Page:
Ancient Monuments

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Lacon Cross

A Scheduled Monument in Arlecdon and Frizington, Cumbria

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Coordinates

Latitude: 54.5359 / 54°32'9"N

Longitude: -3.5086 / 3°30'30"W

OS Eastings: 302486.94797

OS Northings: 516671.839333

OS Grid: NY024166

Mapcode National: GBR 3HYZ.6S

Mapcode Global: WH5Z9.28J1

Entry Name: Lacon Cross

Scheduled Date: 1 March 1968

Source: Historic England

Source ID: 1007167

English Heritage Legacy ID: CU 311

County: Cumbria

Civil Parish: Arlecdon and Frizington

Traditional County: Cumberland

Lieutenancy Area (Ceremonial County): Cumbria

Church of England Parish: Frizington St Paul

Church of England Diocese: Carlisle

Summary

Medieval Cross, 392m south west of Home Farm.

Source: Historic England

Details

This record was the subject of a minor enhancement on 23 March 2016. This record has been generated from an "old county number" (OCN) scheduling record. These are monuments that were not reviewed under the Monuments Protection Programme and are some of our oldest designation records.

The monument includes the remains of a cross of medieval date, situated on a gentle south west facing slope the edge on the edge of Rheda. The cross, known as Cross Lacon, is constructed from red sandstone and has a shaft topped by a wheel head cross. The cross has a height of 1m, the cross has a diameter of 0.5m and the shaft is 0.3m square. The shaft is set into a chamfered abacus bearing the inscription ‘Cross Lacon’. The monument is a Listed Building Grade II*.

Source: Historic England

Reasons for Scheduling

Wayside crosses are one of several types of Christian cross erected during the medieval period, mostly from the 9th to 15th centuries AD. In addition to serving the function of reiterating and reinforcing the Christian faith amongst those who passed the cross and of reassuring the traveller, wayside crosses often fulfilled a role as waymarkers, especially in difficult and otherwise unmarked terrain. The crosses might be on regularly used routes linking ordinary settlements or on routes having a more specifically religious function, including those providing access to religious sites for parishioners and funeral processions, or marking long-distance routes frequented on pilgrimages. Over 350 wayside crosses are known nationally, concentrated in south west England throughout Cornwall and on Dartmoor where they form the commonest type of stone cross. A small group also occurs on the North York Moors. Relatively few examples have been recorded elsewhere and these are generally confined to remote moorland locations. Outside Cornwall almost all wayside crosses take the form of a `Latin' cross, in which the cross-head itself is shaped within the projecting arms of an unenclosed cross. In Cornwall wayside crosses vary considerably in form and decoration. The commonest type includes a round, or `wheel', head on the faces of which various forms of cross or related designs were carved in relief or incised, the spaces between the cross arms possibly pierced. The design was sometimes supplemented with a relief figure of Christ and the shaft might bear decorative panels and motifs. Less common forms in Cornwall include the `Latin' cross and, much rarer, the simple slab with a low relief cross on both faces. Rare examples of wheel-head and slab-form crosses also occur within the North York Moors group. Most wayside crosses have either a simple socketed base or show no evidence for a separate base at all. Wayside crosses contribute significantly to our understanding of medieval religious customs and sculptural traditions and to our knowledge of medieval routeways and settlement patterns.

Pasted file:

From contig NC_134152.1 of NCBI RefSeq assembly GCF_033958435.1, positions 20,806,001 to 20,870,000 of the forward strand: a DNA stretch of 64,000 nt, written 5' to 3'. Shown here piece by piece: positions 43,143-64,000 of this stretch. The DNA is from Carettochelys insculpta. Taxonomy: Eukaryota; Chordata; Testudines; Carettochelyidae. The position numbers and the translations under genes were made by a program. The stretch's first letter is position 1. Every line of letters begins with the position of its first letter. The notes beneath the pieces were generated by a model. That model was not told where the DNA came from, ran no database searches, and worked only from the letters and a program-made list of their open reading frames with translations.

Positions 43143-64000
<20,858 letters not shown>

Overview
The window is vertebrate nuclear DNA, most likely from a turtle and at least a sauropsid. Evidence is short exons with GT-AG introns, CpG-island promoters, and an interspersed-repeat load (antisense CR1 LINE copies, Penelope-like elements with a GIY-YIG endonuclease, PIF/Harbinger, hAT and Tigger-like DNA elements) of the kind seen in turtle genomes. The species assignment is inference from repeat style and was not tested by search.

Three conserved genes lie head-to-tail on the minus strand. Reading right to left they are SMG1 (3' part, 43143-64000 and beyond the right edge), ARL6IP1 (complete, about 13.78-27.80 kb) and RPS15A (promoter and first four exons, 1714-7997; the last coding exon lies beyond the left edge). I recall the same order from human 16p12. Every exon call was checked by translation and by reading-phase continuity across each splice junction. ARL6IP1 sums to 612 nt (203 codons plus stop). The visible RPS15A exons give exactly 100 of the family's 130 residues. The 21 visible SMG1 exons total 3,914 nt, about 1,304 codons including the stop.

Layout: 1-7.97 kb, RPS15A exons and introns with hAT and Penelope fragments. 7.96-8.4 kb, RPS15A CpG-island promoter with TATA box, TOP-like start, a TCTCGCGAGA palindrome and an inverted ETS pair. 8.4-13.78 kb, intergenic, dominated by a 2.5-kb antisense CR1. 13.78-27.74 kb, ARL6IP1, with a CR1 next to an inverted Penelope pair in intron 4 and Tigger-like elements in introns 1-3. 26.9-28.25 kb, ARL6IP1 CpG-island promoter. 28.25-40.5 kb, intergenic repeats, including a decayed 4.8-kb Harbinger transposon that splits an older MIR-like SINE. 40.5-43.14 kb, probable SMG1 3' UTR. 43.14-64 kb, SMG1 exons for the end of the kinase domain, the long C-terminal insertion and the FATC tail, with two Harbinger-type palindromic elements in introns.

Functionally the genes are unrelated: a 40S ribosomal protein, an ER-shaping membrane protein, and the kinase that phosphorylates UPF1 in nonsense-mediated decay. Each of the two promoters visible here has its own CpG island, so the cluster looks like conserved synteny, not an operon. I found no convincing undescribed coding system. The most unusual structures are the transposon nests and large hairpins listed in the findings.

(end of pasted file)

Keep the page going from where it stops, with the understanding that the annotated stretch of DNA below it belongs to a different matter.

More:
The medieval cross 392m south west of Home Farm is well-preserved. The monument is representative of its period and provides insight into routeways and religious customs during the medieval period.

Source: Historic England

Sources

Other
PastScape Monument No:- 8788

Source: Historic England

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